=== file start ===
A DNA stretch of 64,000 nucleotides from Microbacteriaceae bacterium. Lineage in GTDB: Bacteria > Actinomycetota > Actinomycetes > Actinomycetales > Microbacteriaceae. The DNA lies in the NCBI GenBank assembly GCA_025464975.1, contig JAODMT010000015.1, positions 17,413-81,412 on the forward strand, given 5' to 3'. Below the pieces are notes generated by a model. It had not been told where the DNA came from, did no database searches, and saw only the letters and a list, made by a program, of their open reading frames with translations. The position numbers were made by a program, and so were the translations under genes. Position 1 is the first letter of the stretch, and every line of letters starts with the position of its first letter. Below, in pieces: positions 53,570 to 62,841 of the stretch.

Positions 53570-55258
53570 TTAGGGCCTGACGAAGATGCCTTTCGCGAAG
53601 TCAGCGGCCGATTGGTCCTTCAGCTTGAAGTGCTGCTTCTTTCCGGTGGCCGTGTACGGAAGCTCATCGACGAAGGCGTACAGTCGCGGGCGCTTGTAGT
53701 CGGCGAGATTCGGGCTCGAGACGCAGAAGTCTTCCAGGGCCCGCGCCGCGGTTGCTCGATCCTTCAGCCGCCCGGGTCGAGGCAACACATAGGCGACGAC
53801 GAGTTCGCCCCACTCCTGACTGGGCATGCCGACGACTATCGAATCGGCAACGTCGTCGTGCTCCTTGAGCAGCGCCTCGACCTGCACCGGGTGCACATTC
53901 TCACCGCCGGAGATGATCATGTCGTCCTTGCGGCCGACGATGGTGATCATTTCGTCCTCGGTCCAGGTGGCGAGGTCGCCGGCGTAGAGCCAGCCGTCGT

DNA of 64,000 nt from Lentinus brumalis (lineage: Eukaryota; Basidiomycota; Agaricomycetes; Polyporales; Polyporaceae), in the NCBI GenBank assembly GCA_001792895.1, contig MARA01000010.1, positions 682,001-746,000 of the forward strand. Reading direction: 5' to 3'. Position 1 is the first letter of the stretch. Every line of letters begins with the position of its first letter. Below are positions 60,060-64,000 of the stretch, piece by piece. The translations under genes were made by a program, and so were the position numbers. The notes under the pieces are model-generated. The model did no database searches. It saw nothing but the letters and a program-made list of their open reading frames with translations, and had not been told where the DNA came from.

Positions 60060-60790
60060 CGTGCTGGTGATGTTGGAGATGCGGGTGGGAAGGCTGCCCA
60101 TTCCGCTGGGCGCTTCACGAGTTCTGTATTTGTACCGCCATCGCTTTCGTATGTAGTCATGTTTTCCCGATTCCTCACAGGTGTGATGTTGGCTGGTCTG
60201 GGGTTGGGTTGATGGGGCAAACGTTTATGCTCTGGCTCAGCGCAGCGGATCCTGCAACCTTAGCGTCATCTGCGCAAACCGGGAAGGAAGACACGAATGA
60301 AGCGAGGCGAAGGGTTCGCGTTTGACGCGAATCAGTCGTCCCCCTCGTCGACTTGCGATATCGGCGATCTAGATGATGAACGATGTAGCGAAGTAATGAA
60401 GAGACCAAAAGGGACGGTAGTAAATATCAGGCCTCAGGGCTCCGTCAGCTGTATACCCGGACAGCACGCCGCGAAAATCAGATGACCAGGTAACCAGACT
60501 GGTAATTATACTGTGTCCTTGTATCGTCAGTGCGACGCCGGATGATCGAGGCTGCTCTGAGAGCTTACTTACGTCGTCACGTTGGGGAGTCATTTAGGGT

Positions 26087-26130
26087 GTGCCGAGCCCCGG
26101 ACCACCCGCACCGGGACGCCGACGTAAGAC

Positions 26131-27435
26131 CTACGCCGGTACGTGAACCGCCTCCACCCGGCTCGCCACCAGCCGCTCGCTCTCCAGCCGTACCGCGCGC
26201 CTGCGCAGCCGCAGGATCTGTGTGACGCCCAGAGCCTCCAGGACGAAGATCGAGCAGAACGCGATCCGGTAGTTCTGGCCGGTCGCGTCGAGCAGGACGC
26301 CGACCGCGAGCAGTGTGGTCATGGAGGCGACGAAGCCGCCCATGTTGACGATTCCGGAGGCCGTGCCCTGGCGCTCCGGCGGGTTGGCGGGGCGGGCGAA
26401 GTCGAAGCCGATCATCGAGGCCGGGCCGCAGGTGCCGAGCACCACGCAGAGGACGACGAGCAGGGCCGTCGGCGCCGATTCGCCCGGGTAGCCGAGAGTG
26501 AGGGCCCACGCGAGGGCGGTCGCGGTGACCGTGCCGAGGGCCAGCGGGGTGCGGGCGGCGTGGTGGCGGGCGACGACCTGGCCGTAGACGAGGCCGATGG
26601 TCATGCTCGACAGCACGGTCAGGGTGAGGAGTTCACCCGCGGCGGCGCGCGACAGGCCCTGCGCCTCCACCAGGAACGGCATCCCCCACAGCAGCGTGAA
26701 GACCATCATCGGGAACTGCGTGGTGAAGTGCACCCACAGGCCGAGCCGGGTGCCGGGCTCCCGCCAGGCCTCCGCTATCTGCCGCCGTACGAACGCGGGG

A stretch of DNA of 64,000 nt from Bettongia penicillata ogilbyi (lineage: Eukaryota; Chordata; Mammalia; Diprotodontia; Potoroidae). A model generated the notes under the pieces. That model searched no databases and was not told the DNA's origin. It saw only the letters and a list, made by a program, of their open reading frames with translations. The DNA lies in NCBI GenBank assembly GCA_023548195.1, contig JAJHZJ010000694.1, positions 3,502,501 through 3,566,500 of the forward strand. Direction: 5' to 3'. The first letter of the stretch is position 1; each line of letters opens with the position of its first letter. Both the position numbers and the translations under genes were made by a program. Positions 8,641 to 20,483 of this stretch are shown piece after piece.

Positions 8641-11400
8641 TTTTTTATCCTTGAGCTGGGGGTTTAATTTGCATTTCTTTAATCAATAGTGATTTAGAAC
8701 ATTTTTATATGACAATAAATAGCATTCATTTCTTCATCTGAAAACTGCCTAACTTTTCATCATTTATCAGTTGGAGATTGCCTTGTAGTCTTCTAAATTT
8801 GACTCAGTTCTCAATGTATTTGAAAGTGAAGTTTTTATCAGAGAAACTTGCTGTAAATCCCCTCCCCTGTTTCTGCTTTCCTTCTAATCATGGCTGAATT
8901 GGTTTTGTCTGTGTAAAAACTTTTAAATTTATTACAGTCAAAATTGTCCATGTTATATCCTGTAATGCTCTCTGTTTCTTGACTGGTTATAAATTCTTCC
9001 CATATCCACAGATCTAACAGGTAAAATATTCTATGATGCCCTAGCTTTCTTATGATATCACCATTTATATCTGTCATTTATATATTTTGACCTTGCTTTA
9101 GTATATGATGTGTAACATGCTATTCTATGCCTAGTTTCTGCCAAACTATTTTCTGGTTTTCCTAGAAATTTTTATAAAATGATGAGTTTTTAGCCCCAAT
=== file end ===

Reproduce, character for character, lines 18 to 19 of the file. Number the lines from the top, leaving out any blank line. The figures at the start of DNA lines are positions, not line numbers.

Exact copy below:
26101 ACCACCCGCACCGGGACGCCGACGTAAGAC

Positions 26131-27435